Only 11 immigrants volunteered to leave Britain after seeing the Government's now-scrapped "go home" vans, an evaluation report has revealed.
The broader pilot, which also included postcards in shop windows and adverts in newspapers, led to 60 voluntary departures. A further 65 cases are currently being progressed to departure.
In addition, the report reveals the phone number used in the near £10,000 campaign, dubbed Operation Vaken, received a total of 1,561 text messages - but 1,034 were hoaxes.
Around 17 hours of Home Office staff time were required to deal with the hoax messages, the report added.
The immigration enforcement campaign that included the now-scrapped "go home" vans led to 60 voluntary departures.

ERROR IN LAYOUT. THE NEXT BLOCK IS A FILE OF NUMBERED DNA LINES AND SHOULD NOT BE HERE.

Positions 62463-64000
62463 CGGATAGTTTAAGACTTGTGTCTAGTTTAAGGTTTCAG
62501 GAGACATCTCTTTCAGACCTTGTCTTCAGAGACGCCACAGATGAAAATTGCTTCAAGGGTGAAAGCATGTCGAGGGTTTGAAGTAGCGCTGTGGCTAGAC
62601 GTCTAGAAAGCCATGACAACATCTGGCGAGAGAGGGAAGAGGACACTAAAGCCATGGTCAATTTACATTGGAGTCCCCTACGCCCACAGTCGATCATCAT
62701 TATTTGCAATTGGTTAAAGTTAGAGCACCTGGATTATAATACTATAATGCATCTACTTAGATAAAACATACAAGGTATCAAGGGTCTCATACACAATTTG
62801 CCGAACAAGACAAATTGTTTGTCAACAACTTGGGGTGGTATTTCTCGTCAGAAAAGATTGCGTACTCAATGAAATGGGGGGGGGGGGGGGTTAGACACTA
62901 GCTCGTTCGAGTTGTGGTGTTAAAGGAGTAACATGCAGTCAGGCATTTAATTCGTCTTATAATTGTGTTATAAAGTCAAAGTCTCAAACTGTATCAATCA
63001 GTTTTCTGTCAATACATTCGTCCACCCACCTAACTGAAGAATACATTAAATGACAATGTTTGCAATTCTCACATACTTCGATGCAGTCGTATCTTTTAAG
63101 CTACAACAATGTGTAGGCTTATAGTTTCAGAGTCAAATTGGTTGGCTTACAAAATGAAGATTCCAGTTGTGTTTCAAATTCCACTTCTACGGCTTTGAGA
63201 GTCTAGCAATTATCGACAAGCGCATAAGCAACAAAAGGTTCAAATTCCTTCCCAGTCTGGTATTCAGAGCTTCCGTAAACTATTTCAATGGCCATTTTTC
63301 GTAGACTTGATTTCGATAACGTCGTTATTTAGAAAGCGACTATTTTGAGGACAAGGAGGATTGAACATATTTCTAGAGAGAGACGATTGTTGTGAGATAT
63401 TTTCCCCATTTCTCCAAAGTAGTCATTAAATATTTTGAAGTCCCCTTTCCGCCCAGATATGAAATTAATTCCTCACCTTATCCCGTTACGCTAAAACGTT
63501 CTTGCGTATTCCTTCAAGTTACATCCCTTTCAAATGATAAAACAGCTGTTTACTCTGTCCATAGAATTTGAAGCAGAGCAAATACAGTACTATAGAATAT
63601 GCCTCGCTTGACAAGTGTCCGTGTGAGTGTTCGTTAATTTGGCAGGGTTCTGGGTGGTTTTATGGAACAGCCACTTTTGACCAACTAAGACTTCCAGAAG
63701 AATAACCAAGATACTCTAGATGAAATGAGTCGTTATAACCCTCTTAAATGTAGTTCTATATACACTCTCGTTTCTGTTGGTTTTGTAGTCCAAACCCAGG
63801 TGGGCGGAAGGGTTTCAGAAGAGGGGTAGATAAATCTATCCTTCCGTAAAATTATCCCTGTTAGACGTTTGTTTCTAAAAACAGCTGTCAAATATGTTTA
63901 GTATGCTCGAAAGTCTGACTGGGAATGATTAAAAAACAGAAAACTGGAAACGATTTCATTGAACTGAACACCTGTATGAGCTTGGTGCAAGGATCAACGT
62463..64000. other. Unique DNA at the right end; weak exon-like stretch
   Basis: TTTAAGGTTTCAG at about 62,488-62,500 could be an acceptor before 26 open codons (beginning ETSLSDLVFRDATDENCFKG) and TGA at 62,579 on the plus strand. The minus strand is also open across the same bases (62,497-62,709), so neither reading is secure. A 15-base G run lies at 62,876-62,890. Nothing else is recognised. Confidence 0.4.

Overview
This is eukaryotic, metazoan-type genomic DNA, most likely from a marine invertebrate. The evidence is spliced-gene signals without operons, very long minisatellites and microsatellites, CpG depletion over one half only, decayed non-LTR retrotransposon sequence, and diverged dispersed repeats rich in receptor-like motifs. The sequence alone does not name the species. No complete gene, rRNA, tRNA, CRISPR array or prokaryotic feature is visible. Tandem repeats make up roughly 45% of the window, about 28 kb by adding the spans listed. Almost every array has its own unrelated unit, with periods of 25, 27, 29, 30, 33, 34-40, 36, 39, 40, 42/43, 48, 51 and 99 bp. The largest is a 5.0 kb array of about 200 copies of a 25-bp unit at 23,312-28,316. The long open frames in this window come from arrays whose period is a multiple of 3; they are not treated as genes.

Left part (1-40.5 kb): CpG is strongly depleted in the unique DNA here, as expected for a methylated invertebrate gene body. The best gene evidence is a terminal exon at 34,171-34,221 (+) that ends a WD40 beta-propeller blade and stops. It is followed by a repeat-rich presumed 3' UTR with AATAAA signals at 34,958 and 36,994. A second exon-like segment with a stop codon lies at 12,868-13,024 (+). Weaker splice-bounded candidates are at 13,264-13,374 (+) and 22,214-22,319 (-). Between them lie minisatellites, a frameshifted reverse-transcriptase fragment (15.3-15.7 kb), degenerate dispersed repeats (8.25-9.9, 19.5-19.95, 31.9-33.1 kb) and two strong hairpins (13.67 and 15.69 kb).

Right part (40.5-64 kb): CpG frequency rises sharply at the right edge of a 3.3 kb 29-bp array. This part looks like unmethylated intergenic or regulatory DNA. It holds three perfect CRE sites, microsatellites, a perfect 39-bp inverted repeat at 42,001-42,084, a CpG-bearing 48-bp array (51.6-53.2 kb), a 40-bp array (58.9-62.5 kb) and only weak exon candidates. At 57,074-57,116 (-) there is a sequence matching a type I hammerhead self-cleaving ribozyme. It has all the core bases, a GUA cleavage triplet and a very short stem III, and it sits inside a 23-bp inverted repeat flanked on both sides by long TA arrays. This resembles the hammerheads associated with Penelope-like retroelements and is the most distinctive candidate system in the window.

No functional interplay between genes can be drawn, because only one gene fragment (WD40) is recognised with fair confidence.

Operation Vaken, which took place between July 22 and August 22 in six London boroughs, saw mobile billboards take to the streets emblazoned with the words "go home or face arrest".
Immigration minister Mark Harper said the pilot, which also included postcards in shop windows and adverts in newspapers, cost £9,740.
Mr Harper claims the 60 voluntary departures represent a notional saving of £830,000 based on the average £15,000 cost of an enforced removal.
Last week, Home Secretary Theresa May admitted the vans were "too much of a blunt instrument" and will not be rolled out nationwide.
Read: Outrage over "Go Home" texts.